Press Release

Inspector General Vacancies Threaten Government Effectiveness, Accountability

Long-standing inspector general (IG) vacancies at several federal agencies, including the Departments of the Interior and Veterans Affairs, undermine the IG’s role as a critical government watchdog, Project On Government Oversight (POGO) Executive Director Danielle Brian told a Senate Committee on Wednesday.

Temporary IGs often lack the aggressiveness and independence of a permanent IG who has been nominated by the president and confirmed by the Senate, Brian told the Senate Homeland Security and Governmental Affairs Committee.

“POGO believes it is no coincidence that so many long-time acting IGs have found their independence called into question on front pages of newspapers across the country—especially when those acting officials make it known they are auditioning for the role of permanent IG,” Brian said.

In particular, she called out the IG office at the Department of Veterans Affairs. The VA IG position has been vacant since Dec. 31, 2013. The tenure of the acting IG, Richard Griffin, has been marked with controversy, scandal and a lack of transparency.

Brian also highlighted the fact that there was no permanent IG at the State Department during Secretary Clinton’s entire four-year tenure, and suggested that an insider at the agency would have felt more comfortable blowing the whistle on Clinton’s refusal to use government email had there been a real watchdog in place.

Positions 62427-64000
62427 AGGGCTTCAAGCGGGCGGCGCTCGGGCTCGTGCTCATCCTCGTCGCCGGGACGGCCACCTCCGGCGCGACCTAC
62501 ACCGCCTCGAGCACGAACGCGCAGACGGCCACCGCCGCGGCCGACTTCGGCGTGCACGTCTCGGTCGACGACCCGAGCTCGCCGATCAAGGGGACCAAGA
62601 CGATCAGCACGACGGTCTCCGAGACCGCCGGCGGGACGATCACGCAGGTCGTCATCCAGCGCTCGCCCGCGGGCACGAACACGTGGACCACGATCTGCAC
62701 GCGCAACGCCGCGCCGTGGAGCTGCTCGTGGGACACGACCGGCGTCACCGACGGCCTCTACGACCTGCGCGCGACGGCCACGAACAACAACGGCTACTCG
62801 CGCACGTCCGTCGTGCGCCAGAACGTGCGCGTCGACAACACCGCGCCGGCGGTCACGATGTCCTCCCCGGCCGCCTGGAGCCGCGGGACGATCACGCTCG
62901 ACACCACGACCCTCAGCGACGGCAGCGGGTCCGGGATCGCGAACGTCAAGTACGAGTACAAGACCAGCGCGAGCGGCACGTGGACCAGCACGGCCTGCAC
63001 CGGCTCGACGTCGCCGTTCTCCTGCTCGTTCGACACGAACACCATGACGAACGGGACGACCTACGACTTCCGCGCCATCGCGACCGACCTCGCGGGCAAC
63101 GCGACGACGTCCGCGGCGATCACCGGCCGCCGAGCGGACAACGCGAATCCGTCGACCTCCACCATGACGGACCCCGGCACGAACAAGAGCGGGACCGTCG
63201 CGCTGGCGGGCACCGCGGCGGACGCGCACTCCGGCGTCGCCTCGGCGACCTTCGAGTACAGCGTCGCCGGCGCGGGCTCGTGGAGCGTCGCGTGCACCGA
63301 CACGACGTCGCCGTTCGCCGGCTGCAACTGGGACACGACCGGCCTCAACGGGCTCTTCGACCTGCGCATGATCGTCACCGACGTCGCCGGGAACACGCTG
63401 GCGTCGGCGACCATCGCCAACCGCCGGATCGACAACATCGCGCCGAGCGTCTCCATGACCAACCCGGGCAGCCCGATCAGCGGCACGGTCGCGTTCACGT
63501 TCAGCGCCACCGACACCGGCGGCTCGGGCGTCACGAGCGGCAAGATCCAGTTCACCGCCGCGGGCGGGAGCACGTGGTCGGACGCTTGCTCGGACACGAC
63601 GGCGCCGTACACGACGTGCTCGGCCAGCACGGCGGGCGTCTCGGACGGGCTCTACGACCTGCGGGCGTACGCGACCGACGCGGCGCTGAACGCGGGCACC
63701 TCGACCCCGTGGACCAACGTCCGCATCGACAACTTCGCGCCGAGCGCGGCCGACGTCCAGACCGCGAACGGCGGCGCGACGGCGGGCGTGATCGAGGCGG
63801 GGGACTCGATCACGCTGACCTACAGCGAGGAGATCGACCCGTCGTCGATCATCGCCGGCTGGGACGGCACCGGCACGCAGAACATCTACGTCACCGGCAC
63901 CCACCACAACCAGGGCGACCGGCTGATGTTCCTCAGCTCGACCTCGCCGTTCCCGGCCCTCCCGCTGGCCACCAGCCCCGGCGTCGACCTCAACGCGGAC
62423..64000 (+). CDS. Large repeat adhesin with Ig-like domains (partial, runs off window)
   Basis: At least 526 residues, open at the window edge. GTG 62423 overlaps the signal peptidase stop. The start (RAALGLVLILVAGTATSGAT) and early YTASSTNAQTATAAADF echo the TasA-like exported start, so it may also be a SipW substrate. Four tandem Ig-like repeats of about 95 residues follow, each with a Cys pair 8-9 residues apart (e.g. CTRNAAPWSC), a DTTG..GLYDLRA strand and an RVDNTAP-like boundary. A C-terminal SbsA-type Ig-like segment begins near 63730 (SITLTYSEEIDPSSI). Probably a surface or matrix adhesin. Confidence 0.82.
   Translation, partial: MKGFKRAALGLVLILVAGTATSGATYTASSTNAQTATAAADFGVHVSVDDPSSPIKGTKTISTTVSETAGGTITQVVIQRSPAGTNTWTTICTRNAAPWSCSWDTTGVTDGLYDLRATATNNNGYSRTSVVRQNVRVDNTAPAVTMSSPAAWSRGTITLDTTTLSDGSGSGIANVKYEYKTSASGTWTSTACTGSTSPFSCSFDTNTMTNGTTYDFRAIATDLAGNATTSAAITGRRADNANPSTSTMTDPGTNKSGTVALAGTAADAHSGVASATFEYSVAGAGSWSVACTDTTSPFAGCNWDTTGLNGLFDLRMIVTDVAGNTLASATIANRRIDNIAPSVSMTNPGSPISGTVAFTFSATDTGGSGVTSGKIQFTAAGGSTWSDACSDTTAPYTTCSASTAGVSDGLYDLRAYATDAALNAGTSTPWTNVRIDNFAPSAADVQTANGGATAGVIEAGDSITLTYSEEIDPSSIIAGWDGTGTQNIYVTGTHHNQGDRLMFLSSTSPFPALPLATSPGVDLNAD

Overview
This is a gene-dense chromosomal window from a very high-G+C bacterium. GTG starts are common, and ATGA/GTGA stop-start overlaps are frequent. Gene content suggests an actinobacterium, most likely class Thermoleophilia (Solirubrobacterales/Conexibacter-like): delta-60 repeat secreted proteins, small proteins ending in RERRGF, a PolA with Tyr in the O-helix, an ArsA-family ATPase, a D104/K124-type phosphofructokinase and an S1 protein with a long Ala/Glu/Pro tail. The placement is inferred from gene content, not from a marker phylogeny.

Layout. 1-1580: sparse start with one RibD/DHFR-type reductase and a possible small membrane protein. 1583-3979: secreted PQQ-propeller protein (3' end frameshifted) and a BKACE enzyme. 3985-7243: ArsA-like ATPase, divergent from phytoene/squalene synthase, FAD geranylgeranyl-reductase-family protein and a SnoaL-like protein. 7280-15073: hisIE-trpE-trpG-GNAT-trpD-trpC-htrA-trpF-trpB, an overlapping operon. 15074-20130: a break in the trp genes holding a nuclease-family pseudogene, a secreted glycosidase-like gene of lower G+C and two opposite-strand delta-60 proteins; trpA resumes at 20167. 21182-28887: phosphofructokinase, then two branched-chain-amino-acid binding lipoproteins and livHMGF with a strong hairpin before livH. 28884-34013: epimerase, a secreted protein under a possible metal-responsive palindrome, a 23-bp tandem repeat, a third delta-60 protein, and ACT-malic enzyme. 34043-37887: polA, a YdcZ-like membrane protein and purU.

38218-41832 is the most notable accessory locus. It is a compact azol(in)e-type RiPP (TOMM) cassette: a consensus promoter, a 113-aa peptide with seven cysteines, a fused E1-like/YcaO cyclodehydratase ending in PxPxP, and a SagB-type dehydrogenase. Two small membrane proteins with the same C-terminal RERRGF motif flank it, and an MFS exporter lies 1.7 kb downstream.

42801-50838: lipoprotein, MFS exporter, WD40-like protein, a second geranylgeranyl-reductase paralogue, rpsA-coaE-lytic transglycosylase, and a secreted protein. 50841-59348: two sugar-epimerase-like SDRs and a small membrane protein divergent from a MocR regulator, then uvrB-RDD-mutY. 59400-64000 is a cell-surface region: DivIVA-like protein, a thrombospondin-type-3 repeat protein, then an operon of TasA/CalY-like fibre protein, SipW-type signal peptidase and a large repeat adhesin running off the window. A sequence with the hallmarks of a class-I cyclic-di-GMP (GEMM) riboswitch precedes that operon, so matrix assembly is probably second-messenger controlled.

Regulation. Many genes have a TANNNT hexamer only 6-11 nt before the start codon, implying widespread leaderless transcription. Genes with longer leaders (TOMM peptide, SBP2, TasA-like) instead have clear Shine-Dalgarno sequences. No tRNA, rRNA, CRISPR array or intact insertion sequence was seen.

Among the seven IG vacancies for presidentially appointed positions, the longest vacancy is at the Department of the Interior, which has been led by an acting IG since Feb. 23, 2009, or nearly 2,300 days. Of the seven vacancies, three have nominees and are awaiting Senate confirmation.

“In the early days of the Obama Administration, I was able to speak with senior officials in the White House counsel’s office to discuss potential IG nominees,” Brian said. “The last time I reached out, it appeared I was dealing with White House interns. My personal experience seems to reflect this Administration’s growing ambivalence toward IGs in general.”

Brian also outlined some recommendations to address IG vacancies and improve IG effectiveness, including a proposal to revamp the reporting requirements for IG offices so that the metrics are more meaningful and reflective of the information that Congress and agencies actually need.

Read Brian’s written testimony.